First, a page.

Aug 13 2012
I posted the following as a four-star review on Amazon:
Karen Martin has been a consultant on performance improvement in office, service and knowledge work environment for almost 20 years, with prior experience in health care management. She knows the subject of outstanding organizations in this domain, and her recommendations on it are worth reading. I did not find myself agreeing with all her prescriptions, but my own experience is primarily in the different field of Manufacturing. Yet I picked up several ideas from her book that I intend to use, from the basic clarity-focus-discipline-engagement framework to details like the percentage complete and accurate (%C&A) as a clerical equivalent of first-pass yield in Manufacturing, or the idea of pairing people on tasks.
The book’s central idea is that the key to removing the friction and chaos found in the daily operations of most organization is to (1) pursue clarity in internal communications, (2) focus on a small number of topics to reduce the time members spend switching between projects and give teams a chance to finish what they start, (3) have the discipline to keep practicing what makes it function better, and (4) engage members so that they identify their own goals with those of the organization.
That these four characteristics are necessary for an organization to be outstanding is without question, and it is also clear that most business organizations lack them, but are they sufficient? We need to keep in mind that they are about the how and not the what. Tom de Marco had imagined a service called the Astro-Pony Tout Sheet, to predict the performance of race horses from their astrological signs. It is a clear objective, and you could assemble a focused team, disciplined and engaged in the task of providing this service. But it wouldn’t work no matter what they did.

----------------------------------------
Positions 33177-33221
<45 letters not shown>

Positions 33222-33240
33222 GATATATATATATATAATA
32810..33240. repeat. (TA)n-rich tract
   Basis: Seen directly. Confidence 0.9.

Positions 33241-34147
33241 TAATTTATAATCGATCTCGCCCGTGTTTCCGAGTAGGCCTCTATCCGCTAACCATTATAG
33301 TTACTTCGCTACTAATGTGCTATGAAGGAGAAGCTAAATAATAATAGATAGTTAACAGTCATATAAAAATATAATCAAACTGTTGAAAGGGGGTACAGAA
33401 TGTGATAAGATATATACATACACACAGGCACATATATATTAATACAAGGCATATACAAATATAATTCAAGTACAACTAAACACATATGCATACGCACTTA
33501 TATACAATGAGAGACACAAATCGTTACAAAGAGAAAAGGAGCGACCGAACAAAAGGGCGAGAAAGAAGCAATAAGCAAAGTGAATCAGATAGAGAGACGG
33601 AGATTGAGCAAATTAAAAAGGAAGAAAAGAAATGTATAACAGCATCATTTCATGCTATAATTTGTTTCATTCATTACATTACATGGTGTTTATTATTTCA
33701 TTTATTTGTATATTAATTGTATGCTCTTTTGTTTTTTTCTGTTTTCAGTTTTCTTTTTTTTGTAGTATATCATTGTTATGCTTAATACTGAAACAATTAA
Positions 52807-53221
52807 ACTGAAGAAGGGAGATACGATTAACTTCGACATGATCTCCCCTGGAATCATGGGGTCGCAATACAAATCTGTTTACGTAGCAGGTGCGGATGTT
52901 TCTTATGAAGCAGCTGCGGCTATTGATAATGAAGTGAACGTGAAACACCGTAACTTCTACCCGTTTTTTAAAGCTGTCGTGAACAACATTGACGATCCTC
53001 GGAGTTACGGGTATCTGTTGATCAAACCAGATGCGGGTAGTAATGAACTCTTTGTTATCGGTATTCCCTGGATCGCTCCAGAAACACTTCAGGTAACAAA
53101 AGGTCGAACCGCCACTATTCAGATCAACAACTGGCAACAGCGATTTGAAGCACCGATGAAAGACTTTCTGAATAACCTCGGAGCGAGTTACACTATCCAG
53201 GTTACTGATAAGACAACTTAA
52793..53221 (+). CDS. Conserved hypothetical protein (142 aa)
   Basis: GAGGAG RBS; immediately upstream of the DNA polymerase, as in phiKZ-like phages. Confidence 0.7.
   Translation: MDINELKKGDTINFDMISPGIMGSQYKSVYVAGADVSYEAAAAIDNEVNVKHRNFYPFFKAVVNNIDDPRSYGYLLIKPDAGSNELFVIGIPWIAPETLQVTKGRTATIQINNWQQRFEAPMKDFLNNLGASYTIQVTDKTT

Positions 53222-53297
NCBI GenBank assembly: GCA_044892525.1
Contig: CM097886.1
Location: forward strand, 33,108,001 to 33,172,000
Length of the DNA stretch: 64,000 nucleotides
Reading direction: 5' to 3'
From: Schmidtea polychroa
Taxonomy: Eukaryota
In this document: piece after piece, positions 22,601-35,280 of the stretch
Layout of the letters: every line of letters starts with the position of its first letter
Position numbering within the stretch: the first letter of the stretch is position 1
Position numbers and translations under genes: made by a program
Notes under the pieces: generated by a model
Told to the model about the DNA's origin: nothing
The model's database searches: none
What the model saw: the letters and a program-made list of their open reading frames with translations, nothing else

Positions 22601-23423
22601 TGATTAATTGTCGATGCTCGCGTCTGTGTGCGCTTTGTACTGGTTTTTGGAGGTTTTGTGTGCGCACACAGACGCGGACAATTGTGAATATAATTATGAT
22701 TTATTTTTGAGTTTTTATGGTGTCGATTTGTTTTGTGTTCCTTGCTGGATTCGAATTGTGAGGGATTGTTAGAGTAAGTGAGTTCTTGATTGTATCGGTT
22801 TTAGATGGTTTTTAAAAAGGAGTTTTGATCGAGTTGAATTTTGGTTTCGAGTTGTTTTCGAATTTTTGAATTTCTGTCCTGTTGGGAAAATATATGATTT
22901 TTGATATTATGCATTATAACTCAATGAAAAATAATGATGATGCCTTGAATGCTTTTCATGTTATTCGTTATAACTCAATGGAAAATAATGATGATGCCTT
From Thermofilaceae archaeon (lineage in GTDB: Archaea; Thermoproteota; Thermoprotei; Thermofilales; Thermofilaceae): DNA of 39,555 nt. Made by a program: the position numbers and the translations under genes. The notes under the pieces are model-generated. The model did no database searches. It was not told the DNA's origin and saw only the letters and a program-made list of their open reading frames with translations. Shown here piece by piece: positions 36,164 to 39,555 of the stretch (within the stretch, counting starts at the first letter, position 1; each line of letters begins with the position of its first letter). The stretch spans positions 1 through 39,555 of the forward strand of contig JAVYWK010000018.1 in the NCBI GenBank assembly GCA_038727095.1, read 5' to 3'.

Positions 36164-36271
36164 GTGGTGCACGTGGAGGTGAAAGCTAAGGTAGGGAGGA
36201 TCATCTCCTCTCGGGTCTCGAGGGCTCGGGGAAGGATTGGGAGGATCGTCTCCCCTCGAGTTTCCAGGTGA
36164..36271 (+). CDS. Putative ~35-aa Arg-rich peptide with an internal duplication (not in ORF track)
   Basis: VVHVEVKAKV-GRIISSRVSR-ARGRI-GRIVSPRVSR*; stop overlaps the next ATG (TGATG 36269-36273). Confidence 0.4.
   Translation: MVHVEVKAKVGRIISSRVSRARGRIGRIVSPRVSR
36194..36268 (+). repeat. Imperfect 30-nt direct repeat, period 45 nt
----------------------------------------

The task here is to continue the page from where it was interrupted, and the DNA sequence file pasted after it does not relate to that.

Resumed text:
On clarity, I agree with the author that calling problems “opportunities” just creates confusion. I think it is just a case of a metaphor taken farther than it was intended. If you say “problems are opportunities,” it is just short for ”problems give you the opportunity to grow professionally by solving them.” It does not mean that you should substitute the word “opportunity” for every occurrence of the word “problem.”
On the other hand, I can’t follow the author when she equates solution with countermeasure. In manufacturing quality, for example, there is a sharp distinction between the two. If you discover that you have shipped a defective product, first you put in place a countermeasure to prevent further defectives from escaping, and then you identify the root cause. Removing the root cause solves the problem, and then you dismantle the countermeasure.
What she emphasizes the most on clarity is seeking and telling the unvarnished truth. In running an improvement program, it clearly beats trying to deceive the people you want to engage, but what about company secrets? I don’t think the author meant to suggest that all business strategies, product launch plans, and proprietary technology should be communicated freely and openly. Intel founder Andy Grove is famous for saying “Only the paranoid survive, ” and other successful companies, like Apple, are also secretive. In very company, there are lines to be drawn between information best shared openly and secrets, and employees do not always have a clear idea of where it is or should be. This is a topic that I feel the author should have addressed.
I also have a few minor quibbles with statements that are not essential to the book. For example, there is no need to say when Frederick Taylor was active, but, if you do, you can’t say that it was “in the early days of the industrial revolution” (p. 8). Taylor worked around the turn of the 20th century, more than 100 years after the industrial revolution, as the Brits reminded us in the opening ceremony of the London Olympics.
Also, martial artists cringe at the description of Kata as “choreographed patterns of movement” (p. 132), even if Wikipedia defines the word that way. Katas are simulated fights against multiple opponents, and the study of a Kata involves Bunkai, in which other students enact the attacks against which it responds.
It is also an exaggeration to describe the practice of PDCA/PDSA as “creating a community of scientists.” Most actual scientists have never heard of PDCA or PDSA, and the methods they use are substantially richer.
This being said, I enjoyed the book, learned from it, and think it is a worthwhile contribution to the literature on Lean.